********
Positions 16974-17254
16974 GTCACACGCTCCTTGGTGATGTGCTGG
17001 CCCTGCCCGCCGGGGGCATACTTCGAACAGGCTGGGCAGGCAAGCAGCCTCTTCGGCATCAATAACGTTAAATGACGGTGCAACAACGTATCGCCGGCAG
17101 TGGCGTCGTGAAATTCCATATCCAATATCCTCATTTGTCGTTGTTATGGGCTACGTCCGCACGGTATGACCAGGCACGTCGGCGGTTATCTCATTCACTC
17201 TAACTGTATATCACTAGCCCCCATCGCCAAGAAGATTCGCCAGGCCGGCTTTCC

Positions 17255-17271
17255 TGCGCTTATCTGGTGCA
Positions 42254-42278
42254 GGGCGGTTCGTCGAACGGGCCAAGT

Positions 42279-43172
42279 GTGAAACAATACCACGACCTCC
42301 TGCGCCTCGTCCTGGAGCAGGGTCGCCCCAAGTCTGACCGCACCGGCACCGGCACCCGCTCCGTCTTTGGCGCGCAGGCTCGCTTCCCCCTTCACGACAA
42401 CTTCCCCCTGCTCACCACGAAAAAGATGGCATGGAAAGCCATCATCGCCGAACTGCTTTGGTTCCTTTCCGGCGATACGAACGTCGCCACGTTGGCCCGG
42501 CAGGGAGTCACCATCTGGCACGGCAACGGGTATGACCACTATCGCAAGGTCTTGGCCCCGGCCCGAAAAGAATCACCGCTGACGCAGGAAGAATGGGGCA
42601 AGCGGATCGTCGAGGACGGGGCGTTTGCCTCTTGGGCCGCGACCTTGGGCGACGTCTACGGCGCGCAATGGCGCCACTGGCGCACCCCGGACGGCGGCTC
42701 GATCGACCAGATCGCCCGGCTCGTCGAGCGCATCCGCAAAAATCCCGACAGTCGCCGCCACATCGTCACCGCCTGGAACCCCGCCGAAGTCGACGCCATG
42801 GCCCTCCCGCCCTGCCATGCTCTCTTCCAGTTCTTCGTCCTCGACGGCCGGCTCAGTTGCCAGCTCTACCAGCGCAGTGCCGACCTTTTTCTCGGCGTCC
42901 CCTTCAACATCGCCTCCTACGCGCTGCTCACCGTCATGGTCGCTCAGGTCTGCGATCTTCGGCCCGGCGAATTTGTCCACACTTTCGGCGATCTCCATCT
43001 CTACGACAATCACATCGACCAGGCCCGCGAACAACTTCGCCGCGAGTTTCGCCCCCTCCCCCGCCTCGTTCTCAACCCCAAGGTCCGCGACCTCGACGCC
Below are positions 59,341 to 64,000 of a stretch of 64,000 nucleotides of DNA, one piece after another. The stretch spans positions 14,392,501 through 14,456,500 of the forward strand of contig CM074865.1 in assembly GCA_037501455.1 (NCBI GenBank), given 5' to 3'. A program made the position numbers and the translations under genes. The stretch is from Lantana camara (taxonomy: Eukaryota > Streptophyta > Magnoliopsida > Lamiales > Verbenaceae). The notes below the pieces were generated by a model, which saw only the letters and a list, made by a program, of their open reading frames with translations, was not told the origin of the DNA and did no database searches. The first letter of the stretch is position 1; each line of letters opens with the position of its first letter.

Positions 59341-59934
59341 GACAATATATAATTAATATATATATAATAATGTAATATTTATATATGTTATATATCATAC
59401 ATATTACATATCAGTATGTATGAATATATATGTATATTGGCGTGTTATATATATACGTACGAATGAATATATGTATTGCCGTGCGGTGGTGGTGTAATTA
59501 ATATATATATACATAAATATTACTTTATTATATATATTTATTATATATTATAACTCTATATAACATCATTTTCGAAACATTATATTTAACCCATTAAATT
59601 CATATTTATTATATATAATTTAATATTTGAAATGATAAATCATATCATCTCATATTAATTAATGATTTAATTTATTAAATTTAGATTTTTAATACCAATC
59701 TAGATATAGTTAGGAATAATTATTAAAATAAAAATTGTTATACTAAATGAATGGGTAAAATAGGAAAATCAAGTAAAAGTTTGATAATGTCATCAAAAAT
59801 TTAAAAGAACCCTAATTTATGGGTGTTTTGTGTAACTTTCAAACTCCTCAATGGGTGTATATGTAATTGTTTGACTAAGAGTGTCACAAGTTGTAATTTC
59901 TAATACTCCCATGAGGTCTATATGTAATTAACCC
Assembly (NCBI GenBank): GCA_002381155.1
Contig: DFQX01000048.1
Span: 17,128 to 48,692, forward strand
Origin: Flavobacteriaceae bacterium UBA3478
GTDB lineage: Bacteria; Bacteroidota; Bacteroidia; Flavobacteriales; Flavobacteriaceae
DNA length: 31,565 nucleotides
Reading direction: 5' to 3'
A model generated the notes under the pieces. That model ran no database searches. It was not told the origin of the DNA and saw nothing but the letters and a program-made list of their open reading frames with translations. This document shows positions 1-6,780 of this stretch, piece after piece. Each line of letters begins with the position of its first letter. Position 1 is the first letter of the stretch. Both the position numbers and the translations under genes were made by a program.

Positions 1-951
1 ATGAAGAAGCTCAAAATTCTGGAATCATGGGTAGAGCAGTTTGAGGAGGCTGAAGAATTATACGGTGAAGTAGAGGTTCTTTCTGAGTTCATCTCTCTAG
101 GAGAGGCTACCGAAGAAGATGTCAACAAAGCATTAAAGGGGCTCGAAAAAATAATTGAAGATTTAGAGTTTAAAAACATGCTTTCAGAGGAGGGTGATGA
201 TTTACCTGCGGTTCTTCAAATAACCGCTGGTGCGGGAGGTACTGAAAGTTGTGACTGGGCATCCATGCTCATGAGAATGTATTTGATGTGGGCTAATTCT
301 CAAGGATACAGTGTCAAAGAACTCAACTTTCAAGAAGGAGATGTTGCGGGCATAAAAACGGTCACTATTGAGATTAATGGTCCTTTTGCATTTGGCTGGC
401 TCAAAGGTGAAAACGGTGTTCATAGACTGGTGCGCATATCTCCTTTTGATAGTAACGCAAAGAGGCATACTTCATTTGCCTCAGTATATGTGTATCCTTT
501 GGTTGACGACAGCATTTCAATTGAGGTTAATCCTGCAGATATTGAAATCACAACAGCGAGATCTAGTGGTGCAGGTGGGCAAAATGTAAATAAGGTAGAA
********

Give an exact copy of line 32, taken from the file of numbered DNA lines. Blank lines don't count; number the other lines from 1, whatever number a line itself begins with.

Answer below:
Origin: Flavobacteriaceae bacterium UBA3478